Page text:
For fans of the American Airlines AAdvantage program, Citibank offers two different products. The Citi Executive AAdvantage card is my card of choice for the ability to earn 10,000 EQMs each year from spending. However, it does carry a heavy $450 annual fee, which is a good reason for many folks to choose the Citi AAdvantage card. You can generally find offers that waive the annual fee the first year and it’s only $95 a year thereafter.
Citibank is tweaking the benefits on that card now, to the benefit of most. There are two primary changes:
- Citibank is eliminating the benefit of a $100 flight credit on AA when you spend $30,000 on the card.
- They are also eliminating foreign transaction fees.
Fellow AAdvantage junkie and blog reader Clint forwarded me an e-mail on Friday with this news. He was bummed that they had eliminated the $100 flight credit and now plans to cancel the card.
The very first thing I told him was that there are better places to put that $30,000 in spend. Depending on your priorities and spending patterns there are a number of choices. But, if you’re generally an American Airlines traveler, you’re better off spending that $30K on one of the Starwood Preferred Guest AMEX cards. You’ll get a 25% bonus when you transfer those points to American Airlines and also have some flexibility if you need to use them for something else (something I recommended when this blogger decided he wanted to push his AAdvantage lifetime Gold status through a shredder).
Don’t get me wrong. There are definitely reasons to get this card. You get a free checked bag for yourself and up to 4 people traveling with you. And, you get a 10% rebate on award redemptions, up to 10,000 miles a year. Either one of these benefits could easily pay the annual fee on the card. And, when you add in the elimination of foreign transaction fees, this card is more on par with lots of others that did away with these fees.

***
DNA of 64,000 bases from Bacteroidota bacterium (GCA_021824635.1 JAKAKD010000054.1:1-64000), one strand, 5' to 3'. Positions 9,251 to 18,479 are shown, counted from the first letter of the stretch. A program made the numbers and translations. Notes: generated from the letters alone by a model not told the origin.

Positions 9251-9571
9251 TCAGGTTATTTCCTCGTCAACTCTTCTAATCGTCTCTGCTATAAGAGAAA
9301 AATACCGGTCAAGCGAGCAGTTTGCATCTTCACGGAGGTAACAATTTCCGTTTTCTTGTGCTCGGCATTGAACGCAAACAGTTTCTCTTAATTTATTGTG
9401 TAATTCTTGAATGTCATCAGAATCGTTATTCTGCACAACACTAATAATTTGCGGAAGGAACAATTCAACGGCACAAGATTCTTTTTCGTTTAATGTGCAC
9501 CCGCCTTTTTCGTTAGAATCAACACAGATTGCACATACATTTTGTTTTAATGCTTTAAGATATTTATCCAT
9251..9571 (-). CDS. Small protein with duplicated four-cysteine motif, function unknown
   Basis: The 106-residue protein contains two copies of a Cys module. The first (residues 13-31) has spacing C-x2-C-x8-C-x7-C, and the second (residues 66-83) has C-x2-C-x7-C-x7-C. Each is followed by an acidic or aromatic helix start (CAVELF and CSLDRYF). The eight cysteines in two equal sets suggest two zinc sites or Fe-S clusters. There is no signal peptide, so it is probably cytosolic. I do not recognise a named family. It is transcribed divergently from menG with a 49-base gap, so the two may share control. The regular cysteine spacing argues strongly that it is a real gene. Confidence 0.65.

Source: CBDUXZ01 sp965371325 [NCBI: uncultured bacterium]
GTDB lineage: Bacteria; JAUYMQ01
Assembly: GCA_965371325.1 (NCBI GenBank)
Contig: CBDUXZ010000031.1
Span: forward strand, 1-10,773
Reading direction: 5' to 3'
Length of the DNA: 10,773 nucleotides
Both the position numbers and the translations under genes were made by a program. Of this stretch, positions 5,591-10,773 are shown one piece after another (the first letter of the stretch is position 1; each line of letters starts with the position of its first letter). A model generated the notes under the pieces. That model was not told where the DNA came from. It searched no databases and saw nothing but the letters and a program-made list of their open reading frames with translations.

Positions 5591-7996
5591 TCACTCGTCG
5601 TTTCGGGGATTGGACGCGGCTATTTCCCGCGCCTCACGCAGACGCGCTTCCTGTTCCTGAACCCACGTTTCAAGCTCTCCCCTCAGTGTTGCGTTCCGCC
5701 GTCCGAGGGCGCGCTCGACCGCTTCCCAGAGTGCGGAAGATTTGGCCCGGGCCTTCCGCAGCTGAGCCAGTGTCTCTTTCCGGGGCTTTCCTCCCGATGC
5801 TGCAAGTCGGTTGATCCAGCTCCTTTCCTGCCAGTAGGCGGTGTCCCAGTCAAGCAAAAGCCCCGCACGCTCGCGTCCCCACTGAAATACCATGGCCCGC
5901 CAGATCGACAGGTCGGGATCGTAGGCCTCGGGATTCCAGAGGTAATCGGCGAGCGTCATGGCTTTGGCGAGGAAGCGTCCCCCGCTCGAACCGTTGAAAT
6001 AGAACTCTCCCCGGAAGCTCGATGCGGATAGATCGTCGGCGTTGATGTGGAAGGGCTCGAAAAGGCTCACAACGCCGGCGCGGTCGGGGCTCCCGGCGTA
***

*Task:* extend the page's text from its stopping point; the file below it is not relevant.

Incidentally, I carried one of these cards for years but did away with it in favor of the Citi Executive card. I even ended up with a second Citi Executive card when they had the 100,000 mile sign-up bonuses a while back. For a while, my Citigold service covered the annual fee. However, they discontinued that recently, so I called to cancel my second Citi Executive card. They offered me a reasonable bonus to keep the card, but given the high annual fee it really wasn’t worth it to me. The agent I was speaking with suggested taking the retention bonus and downgrading to the AAdvantage Platinum card and the smaller annual fee. That made sense given the bonus. While I don’t need the baggage benefit, I’ll take advantage of the 10% rebate on award redemptions and likely hold onto the card.
In the meantime, I’ll help Clint figure out which card he should slide into his wallet in place of this one.